History of medieval road revealed by lake sediment
Scientists in Poland have unearthed the secrets of a medieval trade route after analysing sediments in a lake.
The team from the Institute of Geography and Spatial Organization PAS, took samples of well-preserved sediment core from the Czechowskie lake (in the Tuchola Forest, near Iwiczna).
This proved to be a very accurate archive of how the natural landscape was changing hundreds, even thousands of years ago. The sediment layers contain not only plant pollen, but also charcoal that testifies to fires and tells a story about changes in vegetation.
As a result, they found that when the human population in the area decreased as a result of war, plague, or raids, wild nature would quickly return to places previously used as crop fields.
From this they deduced that human tragedies enabling the return of the forest were related to the presence of a medieval migration and trade route via Marchionis, a fragment of an important medieval trail that connected Brandenburg with Marienburg, Danzig and Königsberg.
LAYERS OF HISTORY
The scientists then compared the information with more traditional historical sources and rewrite the history of the Tuchola Forest and via Marchionis.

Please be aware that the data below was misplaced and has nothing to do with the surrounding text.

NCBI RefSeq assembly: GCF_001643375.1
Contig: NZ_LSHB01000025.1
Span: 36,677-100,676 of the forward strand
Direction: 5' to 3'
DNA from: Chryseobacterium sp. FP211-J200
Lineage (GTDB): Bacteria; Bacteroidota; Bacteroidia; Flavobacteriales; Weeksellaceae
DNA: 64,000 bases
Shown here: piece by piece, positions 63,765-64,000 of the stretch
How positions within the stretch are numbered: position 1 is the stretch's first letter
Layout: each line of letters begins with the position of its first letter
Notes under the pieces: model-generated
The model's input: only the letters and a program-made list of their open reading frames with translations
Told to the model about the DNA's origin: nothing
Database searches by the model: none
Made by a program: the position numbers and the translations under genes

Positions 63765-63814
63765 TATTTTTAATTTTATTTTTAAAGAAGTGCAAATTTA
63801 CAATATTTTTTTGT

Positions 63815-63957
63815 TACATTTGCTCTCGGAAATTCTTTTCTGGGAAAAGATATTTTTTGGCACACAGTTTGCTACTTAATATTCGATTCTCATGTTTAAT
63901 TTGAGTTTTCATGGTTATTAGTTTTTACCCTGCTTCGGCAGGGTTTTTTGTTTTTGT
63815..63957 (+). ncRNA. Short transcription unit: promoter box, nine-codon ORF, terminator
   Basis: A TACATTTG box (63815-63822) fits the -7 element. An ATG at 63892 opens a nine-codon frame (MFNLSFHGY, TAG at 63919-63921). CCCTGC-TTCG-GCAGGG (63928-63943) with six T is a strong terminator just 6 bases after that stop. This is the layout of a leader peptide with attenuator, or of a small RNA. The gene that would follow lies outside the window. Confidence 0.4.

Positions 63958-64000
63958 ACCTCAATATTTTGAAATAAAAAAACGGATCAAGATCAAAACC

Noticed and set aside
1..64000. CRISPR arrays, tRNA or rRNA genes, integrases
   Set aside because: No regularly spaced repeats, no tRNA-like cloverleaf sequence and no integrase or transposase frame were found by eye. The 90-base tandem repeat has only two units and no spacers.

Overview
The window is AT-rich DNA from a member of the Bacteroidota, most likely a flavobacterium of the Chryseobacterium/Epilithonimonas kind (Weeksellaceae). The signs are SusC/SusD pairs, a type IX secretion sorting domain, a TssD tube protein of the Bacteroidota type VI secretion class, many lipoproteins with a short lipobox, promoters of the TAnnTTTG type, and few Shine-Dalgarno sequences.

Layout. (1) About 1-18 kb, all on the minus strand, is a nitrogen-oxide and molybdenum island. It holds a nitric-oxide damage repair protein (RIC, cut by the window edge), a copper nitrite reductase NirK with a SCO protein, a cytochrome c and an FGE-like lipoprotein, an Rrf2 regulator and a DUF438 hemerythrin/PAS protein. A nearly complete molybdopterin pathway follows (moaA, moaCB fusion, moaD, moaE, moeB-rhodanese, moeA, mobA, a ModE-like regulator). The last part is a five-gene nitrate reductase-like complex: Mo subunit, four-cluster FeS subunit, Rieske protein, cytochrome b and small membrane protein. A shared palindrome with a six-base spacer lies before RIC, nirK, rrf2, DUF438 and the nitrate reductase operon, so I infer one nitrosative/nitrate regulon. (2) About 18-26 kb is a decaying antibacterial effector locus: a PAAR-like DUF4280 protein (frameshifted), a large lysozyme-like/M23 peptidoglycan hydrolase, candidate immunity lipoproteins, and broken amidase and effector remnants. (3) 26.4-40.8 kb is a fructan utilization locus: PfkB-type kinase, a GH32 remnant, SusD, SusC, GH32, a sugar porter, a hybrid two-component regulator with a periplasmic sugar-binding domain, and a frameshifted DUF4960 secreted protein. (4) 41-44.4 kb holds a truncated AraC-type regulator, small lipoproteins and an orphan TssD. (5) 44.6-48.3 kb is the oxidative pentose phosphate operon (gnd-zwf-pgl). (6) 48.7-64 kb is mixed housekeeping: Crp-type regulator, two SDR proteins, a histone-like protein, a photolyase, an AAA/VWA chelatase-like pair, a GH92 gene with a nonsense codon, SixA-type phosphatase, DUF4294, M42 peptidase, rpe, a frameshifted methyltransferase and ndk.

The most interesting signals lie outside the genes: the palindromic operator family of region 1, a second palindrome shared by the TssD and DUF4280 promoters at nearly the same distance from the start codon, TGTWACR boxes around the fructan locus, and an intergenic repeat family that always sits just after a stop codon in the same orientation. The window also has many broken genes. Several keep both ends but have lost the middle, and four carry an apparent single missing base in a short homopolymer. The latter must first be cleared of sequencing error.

First author of the paper published in Scientific Reports, Dr. Michał Słowiński, said the study offers a unique insight into the way small local communities, settlements of a dozen or so residents, were affected by large historical events: the Teutonic Wars, the Deluge or plague.
UNREST ON THE BORDERS
In an interview with PAP-Science in Poland, Słowiński explained that the pollen of plants that dominated in the area were preserved in lake sediments. There was more pollen of crops (mainly rye) during long periods of peace. After the wars, usually in a few decades, pine and birch pollen would replace rye and start to dominate.
Conversely, in the times of peace, when mainly merchants and wanderers travelled on the route, farmers could peacefully tend to their crops. But during wars, the trail was used by troops. One can guess that crops were burnt down, the locals was killed, drafted or suffered as a result of diseases transmitted by soldiers.
As a result of these events, there was a decrease in human pressure on the natural environment, and the forest would grow in places where cultivated fields used to be. Although environmental changes concerned small human clusters, their traces can be seen today.
Słowiński said: “This research shows that we, humans, have to put a lot of energy to keeping the agricultural landscape and stopping wild nature.”
The pages of history textbooks on the Middle Ages are usually filled with the names of significant persons, families, countries, towns, laws or customs.
This time, the researchers decided to completely refresh the narrative and find out how the presence of a road affected the environment and the local communities.
This unconventional approach allowed them to present a story about how historical events affected very small communities and the natural landscape.
PAP - Science in Poland, Ludwika Tomala
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